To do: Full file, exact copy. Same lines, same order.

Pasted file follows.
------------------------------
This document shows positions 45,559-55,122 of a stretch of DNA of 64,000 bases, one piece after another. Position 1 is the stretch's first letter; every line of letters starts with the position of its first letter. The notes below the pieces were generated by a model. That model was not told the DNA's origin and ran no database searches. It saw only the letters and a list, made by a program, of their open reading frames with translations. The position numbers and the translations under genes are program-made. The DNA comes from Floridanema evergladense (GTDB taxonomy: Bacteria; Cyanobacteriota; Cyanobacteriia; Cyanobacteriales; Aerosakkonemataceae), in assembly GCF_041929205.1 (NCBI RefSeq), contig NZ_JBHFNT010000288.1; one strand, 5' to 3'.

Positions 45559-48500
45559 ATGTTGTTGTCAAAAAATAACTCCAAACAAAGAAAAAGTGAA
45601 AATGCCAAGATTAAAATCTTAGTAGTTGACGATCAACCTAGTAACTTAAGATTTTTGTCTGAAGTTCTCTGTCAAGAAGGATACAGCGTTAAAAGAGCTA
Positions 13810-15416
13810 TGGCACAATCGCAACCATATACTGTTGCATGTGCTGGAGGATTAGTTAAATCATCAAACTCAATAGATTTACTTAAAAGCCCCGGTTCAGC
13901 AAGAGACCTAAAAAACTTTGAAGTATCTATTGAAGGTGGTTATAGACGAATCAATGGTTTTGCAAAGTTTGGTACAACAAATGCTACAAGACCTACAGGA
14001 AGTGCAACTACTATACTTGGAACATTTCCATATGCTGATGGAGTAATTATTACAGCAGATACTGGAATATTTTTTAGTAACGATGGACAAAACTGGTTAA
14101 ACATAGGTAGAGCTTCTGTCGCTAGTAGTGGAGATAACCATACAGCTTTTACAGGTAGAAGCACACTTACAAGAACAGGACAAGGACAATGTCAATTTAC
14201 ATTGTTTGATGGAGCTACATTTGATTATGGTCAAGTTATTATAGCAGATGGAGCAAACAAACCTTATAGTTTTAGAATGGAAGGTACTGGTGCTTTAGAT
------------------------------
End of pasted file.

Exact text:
This document shows positions 45,559-55,122 of a stretch of DNA of 64,000 bases, one piece after another. Position 1 is the stretch's first letter; every line of letters starts with the position of its first letter. The notes below the pieces were generated by a model. That model was not told the DNA's origin and ran no database searches. It saw only the letters and a list, made by a program, of their open reading frames with translations. The position numbers and the translations under genes are program-made. The DNA comes from Floridanema evergladense (GTDB taxonomy: Bacteria; Cyanobacteriota; Cyanobacteriia; Cyanobacteriales; Aerosakkonemataceae), in assembly GCF_041929205.1 (NCBI RefSeq), contig NZ_JBHFNT010000288.1; one strand, 5' to 3'.

Positions 45559-48500
45559 ATGTTGTTGTCAAAAAATAACTCCAAACAAAGAAAAAGTGAA
45601 AATGCCAAGATTAAAATCTTAGTAGTTGACGATCAACCTAGTAACTTAAGATTTTTGTCTGAAGTTCTCTGTCAAGAAGGATACAGCGTTAAAAGAGCTA
Positions 13810-15416
13810 TGGCACAATCGCAACCATATACTGTTGCATGTGCTGGAGGATTAGTTAAATCATCAAACTCAATAGATTTACTTAAAAGCCCCGGTTCAGC
13901 AAGAGACCTAAAAAACTTTGAAGTATCTATTGAAGGTGGTTATAGACGAATCAATGGTTTTGCAAAGTTTGGTACAACAAATGCTACAAGACCTACAGGA
14001 AGTGCAACTACTATACTTGGAACATTTCCATATGCTGATGGAGTAATTATTACAGCAGATACTGGAATATTTTTTAGTAACGATGGACAAAACTGGTTAA
14101 ACATAGGTAGAGCTTCTGTCGCTAGTAGTGGAGATAACCATACAGCTTTTACAGGTAGAAGCACACTTACAAGAACAGGACAAGGACAATGTCAATTTAC
14201 ATTGTTTGATGGAGCTACATTTGATTATGGTCAAGTTATTATAGCAGATGGAGCAAACAAACCTTATAGTTTTAGAATGGAAGGTACTGGTGCTTTAGAT